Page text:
“Because of the corporate money that funds mainstream media, [it] will always side with the narrative of the police, or the corporate structure,” Talib explained. “There are individual journalists that do not personally operate this way, just like there are individual police officers that have respect for all life and are not racist … I pay attention to the stories that are covered in the mainstream, but I prefer to get the facts from alternative news sources.”

Peru-born, Harlem-raised Immortal Technique also doesn’t shy away from calling out the corporate media machine, or its entanglement with the government. On the album Revolutionary 2, he raps:

The fourth branch of the government, want us to settle/A bandana full of glittering, generality/Fighting for freedom and fighting terror, but what’s reality?/Read about the history of the place that we live in/And stop letting corporate news tell lies to your children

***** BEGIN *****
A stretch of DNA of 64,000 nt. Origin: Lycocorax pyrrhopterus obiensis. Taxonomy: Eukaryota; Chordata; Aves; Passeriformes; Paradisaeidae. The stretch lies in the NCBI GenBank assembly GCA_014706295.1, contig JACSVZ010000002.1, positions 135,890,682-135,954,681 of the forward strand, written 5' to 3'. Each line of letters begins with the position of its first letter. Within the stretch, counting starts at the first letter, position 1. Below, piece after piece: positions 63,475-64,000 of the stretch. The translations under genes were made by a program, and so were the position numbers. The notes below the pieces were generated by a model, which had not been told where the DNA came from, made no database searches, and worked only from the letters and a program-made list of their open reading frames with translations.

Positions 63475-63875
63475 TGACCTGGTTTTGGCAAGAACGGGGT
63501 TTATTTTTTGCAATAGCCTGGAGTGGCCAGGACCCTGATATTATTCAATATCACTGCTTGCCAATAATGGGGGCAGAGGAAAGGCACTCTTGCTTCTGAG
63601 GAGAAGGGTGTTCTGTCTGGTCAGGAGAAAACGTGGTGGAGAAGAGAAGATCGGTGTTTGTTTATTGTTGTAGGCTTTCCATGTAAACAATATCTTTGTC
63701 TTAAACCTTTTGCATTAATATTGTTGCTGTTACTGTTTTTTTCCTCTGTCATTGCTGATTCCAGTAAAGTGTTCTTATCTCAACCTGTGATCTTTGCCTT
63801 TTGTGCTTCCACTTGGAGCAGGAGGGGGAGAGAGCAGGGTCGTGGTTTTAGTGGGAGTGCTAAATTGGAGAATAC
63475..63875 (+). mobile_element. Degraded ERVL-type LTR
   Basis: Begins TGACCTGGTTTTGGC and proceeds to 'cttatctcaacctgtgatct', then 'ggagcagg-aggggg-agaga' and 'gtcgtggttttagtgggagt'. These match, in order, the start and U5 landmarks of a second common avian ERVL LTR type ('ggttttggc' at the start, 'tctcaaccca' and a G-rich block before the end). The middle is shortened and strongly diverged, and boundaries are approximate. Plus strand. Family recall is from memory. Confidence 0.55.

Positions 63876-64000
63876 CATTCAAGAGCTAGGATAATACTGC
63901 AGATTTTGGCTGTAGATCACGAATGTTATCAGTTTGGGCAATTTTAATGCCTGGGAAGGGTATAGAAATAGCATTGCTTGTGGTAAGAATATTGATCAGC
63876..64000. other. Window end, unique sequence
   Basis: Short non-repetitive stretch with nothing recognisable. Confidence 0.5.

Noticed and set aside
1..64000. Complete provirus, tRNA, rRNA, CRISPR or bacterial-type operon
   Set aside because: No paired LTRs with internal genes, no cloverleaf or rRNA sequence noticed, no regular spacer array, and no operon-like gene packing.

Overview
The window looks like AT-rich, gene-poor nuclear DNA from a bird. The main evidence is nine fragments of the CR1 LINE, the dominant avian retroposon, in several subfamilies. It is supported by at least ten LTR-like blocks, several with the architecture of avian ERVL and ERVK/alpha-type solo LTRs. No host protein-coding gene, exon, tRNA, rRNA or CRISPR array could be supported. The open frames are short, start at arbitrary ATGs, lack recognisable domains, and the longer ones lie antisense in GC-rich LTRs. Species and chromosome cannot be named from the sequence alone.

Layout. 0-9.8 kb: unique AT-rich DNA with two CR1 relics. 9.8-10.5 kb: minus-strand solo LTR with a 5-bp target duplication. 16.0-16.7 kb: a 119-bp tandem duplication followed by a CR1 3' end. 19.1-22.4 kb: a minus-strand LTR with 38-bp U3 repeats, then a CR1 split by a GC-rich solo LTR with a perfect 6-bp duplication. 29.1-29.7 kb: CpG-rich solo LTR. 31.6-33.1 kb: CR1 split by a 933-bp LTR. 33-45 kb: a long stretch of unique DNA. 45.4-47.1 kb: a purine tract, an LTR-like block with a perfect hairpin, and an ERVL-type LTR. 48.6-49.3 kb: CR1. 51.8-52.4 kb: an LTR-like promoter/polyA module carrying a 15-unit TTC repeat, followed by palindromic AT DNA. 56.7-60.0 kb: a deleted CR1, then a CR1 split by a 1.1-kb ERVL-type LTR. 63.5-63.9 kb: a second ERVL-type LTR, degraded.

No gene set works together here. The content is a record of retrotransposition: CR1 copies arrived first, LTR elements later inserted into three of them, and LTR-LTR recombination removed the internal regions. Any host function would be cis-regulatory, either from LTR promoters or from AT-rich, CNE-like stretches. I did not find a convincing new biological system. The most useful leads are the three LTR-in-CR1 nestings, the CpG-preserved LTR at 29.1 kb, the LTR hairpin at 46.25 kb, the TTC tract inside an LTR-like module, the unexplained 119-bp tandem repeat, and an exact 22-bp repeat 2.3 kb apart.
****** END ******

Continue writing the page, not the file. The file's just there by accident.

Immortal Technique ignites fire in his listeners with poignant storytelling and revolutionary ideas. (Photo credit: Talib Kweli)

Immortal Technique ignites fire in his listeners with poignant storytelling and revolutionary ideas.


Immortal’s highly anticipated new album, slated for release this year, will delve into the squalid depths of America’s past. The Middle Passage revisits a time often glazed-over in history books when African slaves were forcibly brought on ships to the “New World.” And when Immortal raps about pungent topics (which is just aboout all the time), like America’s exploitation of developing countries or its past propensity to enslave people, the Brooklyn lyricist does so with poetic flair and arresting delivery.